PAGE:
Bringing the Jungle to the Kitchen

Compiled by Sean Melrose.

As usual, when discussing the origins of recipes, the lines can be blurred and tempers can certainly flare, so it’s no surprise that there is a dispute about where the empanada comes from. Having said that, we do know that ceviche most likely originated in Paraguay and that asado and chimichurri are traditional dishes from Argentina, Chile, Uruguay and Paraguay. Whatever the details, it’s hard to argue against the fact that some incredible food started its journey in the jungles, mountains, beaches and plains of South America. So, in the spirit of celebrating delish cuisine from below Panama, here is a list of dishes from some friends in leading South American restaurants, plus a few crackers from our recipe archive, to hopefully fill the kitchen with the smell of South America.

Bringing the Jungle to the Kitchen

Rump Cap on the Skewer

Brought to you by Braza Churrascaria. Ideally a rotisserie is employed here, but a grill will suffice and will be even more spectacular with some flames from the fat. Used in the motherland of barbeque, Brazil, and Churrascarias the world over, this technique is the sure-fire way to a successful barbeque.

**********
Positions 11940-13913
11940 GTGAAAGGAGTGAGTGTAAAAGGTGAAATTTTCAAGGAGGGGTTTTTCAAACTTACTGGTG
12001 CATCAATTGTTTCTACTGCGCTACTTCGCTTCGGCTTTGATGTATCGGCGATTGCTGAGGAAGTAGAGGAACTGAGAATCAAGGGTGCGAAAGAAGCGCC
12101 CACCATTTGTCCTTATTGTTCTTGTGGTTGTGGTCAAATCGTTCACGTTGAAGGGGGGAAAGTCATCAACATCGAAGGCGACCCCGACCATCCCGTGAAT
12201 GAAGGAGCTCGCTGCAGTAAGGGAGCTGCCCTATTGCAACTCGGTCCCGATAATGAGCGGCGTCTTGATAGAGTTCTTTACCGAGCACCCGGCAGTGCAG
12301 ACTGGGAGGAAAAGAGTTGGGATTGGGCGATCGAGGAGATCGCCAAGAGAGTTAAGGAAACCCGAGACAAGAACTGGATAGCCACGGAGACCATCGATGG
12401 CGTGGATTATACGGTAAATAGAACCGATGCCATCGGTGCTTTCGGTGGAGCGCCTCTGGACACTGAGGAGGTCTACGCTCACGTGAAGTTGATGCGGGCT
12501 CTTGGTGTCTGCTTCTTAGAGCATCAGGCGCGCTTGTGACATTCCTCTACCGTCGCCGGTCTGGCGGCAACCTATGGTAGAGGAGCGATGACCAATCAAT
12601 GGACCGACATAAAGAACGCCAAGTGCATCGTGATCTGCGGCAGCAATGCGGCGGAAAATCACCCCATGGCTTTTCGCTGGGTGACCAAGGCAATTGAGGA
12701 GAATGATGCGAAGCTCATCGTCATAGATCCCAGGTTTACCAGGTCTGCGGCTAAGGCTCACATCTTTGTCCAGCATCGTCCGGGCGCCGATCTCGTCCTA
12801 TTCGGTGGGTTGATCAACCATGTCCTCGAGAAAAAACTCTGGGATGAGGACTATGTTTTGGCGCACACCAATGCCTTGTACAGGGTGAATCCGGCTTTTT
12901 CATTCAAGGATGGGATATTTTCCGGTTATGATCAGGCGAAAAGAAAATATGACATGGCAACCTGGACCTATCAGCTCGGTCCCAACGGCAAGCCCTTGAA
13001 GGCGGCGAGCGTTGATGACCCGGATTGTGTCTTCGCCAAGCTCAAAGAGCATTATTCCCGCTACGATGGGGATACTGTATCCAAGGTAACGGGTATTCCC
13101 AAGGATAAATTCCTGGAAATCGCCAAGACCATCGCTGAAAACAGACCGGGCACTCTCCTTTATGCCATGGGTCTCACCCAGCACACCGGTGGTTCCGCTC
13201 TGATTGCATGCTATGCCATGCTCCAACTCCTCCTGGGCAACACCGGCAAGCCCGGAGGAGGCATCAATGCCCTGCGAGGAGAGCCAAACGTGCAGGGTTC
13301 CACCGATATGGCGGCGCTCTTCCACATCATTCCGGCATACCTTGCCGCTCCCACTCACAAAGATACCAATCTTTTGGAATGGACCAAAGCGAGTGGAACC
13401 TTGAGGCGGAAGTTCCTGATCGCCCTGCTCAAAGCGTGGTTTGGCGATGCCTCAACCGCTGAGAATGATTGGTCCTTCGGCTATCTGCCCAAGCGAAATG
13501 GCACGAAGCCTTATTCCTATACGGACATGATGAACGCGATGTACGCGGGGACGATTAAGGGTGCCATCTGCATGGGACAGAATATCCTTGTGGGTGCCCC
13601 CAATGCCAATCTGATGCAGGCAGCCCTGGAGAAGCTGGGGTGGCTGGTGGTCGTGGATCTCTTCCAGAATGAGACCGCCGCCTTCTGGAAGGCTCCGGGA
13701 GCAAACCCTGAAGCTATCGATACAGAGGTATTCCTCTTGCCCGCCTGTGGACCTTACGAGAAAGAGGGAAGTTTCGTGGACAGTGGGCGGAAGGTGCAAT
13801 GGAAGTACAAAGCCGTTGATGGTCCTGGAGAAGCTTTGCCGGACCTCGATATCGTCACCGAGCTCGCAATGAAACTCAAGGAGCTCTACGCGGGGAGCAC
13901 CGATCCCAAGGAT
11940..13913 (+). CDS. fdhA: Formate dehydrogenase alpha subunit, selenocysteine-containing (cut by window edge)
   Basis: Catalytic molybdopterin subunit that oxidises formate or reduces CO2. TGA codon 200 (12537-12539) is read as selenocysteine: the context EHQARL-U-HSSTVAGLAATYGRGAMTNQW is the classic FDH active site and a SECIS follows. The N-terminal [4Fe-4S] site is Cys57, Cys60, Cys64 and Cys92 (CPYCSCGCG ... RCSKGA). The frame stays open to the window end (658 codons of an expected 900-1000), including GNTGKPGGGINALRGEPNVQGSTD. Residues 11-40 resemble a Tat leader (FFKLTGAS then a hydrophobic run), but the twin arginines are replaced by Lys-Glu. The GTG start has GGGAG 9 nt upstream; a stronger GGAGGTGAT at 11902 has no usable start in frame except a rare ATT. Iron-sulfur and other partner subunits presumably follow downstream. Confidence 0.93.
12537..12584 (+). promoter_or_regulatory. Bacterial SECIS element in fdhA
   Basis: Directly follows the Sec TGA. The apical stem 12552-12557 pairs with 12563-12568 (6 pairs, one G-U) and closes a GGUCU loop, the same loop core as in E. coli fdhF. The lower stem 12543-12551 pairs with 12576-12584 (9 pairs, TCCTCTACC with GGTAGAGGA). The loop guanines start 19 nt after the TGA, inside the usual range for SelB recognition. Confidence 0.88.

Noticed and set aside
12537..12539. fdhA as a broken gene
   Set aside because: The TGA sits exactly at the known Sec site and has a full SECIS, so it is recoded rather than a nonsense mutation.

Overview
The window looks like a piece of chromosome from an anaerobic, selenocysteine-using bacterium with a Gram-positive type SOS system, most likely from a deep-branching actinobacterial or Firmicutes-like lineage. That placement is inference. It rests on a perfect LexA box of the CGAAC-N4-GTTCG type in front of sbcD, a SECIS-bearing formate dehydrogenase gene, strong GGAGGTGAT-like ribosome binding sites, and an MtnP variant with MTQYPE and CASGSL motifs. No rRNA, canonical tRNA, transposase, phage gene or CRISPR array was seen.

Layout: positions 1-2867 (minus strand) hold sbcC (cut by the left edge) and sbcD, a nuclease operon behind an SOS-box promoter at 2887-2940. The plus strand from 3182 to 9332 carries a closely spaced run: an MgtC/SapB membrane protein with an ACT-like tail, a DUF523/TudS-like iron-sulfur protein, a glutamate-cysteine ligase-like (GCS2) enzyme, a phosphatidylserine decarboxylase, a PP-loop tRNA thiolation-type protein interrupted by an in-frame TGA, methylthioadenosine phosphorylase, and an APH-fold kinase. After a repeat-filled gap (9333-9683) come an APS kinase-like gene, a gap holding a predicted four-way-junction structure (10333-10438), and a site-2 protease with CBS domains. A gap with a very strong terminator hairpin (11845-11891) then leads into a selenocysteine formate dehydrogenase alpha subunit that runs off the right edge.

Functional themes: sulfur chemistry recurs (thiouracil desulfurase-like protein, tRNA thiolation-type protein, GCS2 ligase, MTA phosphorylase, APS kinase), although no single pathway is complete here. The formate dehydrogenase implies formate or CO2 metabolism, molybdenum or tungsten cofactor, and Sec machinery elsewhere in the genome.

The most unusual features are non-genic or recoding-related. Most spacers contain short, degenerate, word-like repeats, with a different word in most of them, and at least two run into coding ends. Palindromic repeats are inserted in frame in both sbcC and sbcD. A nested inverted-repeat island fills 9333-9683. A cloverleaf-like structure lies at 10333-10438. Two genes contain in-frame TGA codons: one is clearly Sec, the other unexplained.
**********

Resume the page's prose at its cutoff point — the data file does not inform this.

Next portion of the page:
Pork Tamales

Estimates hint that eating tamales is a practice that began as far back as 5000 BC. Like many other snack type foods, for instance the dumpling and the pasty, the tamale’s corn husk covering doubled as a cooking mechanism and a parcel for carrying it around. Found all over South America and Mexico too, the tamale is a must try classic.Bringing the Jungle to the Kitchen

Prawn Bobo

This one from the folks over at Navala, is also known by its more traditional name Bobo de Camarao. It’s a Brazilian favourite, that hails from the state of Bahia. A bobo is kind of like a puree or cream, though it’s usually finished with prawns or some type of meat. Coconut cream gives this one a really nice curry flavour.

Peruvian Chicken and Coriander Soup

Comfort food personified, Aguadito de Pollo is ideal for those cold Winter months, or any other time the soul needs some attention. Extra serrano pepper is a good way to add a bit more kick to the dish, if you add enough you might ‘wake the dead,’ levanta muertos.Bringing the Jungle to the Kitchen

Marinated Lamb Ribs

Definitely for fans of the barbeque, but let’s face it, who isn’t? We’re talking about the ultimate combination of sweet from the sugar, hot from the paprika and chilli along with the sourness of red wine vinegar. Once this marinade has been put in play and the meat hits the grill things will never be the same again.

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